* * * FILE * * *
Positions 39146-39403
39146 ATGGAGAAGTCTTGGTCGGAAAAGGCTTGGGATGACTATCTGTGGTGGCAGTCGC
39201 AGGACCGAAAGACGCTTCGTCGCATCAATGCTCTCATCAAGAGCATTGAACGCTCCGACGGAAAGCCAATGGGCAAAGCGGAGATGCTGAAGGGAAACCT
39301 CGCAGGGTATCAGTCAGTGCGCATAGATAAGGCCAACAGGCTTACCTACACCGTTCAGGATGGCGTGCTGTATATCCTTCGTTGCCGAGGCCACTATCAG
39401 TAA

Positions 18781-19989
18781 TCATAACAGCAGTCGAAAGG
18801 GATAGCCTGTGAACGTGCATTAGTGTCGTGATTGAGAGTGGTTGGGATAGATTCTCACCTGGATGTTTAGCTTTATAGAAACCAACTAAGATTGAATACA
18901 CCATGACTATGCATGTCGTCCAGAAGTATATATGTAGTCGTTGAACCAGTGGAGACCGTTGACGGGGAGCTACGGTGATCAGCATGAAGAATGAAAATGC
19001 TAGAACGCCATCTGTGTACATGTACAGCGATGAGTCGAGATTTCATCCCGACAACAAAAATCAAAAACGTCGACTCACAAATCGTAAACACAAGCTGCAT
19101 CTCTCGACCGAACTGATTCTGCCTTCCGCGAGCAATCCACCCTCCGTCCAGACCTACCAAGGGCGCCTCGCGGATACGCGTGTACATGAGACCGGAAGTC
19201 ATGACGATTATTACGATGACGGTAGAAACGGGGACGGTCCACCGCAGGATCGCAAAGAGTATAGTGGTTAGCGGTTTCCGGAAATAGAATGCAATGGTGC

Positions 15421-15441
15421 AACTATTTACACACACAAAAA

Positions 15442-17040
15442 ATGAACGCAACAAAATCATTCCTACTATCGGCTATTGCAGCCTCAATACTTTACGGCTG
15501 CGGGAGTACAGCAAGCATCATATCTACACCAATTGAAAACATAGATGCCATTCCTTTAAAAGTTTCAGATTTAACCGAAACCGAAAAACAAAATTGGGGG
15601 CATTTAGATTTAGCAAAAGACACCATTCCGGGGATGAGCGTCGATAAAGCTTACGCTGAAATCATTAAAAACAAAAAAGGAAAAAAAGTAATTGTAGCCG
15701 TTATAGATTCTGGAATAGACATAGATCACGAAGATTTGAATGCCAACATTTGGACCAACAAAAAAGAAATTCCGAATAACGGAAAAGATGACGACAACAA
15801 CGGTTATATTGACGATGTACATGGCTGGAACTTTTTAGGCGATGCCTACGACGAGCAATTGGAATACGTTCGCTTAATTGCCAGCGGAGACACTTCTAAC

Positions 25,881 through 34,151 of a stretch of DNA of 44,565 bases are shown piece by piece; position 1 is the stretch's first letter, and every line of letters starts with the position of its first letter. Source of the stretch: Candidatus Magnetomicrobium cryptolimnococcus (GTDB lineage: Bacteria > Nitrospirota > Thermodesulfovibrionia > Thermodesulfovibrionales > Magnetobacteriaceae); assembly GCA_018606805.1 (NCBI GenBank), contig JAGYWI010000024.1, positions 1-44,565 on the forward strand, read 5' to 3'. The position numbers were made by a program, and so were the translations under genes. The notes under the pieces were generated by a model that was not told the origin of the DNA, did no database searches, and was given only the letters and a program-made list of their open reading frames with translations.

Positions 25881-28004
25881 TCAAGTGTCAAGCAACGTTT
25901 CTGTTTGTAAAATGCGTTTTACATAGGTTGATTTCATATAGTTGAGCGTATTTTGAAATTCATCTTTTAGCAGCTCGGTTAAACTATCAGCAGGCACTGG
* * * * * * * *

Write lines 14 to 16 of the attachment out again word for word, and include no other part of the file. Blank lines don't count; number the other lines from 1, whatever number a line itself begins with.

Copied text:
15421 AACTATTTACACACACAAAAA

Positions 15442-17040
15442 ATGAACGCAACAAAATCATTCCTACTATCGGCTATTGCAGCCTCAATACTTTACGGCTG